Roosevelt chose a talented team of military advisors who would remain at their posts for the entirety of the war. General Marshall was the Chief Advisor for the Army and Admiral King was the Chief Advisor for the Navy. Both Marshall and King were straightforward with the President and had his trust, so much so that the soft-spoken Marshall was not allowed to command the Allied advance in 1944 because Roosevelt wanted him at his side. These military leaders had to cope with many logistical difficulties that during the war, as not all of the Allies were at war with the same countries, nor did they consider the same countries their friends. China was not at war with Germany, but Britain and the Soviet Union did not have any faith in China, and so on. The domestic front was also a major cause of concern in mounting an Allied offensive. Although FDR had encouraged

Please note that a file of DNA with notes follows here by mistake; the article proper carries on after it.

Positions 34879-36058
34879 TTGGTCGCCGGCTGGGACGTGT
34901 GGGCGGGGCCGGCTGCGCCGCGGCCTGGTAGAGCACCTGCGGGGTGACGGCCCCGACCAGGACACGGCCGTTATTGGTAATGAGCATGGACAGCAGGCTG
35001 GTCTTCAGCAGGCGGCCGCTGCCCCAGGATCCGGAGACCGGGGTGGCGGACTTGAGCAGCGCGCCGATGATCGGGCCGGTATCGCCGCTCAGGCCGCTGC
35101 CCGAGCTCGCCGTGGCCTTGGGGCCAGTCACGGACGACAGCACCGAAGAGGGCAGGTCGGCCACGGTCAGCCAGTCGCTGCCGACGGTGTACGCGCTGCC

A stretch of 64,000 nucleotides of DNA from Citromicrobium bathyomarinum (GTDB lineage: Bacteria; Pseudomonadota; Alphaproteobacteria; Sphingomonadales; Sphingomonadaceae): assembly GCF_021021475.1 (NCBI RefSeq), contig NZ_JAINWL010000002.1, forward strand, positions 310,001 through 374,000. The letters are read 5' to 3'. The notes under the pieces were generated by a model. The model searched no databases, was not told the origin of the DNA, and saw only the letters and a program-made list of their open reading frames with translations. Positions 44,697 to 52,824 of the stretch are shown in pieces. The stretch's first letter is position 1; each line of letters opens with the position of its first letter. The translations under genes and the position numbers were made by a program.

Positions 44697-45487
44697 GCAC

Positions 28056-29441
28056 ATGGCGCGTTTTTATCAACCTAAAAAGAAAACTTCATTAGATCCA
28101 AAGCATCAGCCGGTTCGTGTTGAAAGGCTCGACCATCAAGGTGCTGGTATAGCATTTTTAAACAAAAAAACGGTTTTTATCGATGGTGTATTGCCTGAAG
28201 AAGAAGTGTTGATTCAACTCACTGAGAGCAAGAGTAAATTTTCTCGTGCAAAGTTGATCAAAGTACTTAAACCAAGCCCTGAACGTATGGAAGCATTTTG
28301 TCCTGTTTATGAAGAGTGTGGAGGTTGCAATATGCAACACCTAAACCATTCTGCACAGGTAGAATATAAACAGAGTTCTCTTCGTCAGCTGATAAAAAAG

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This note was uploaded on 12/14/2011 for the course HIST 2320 taught by Professor Siegenthaler during the Fall '07 term at Texas State.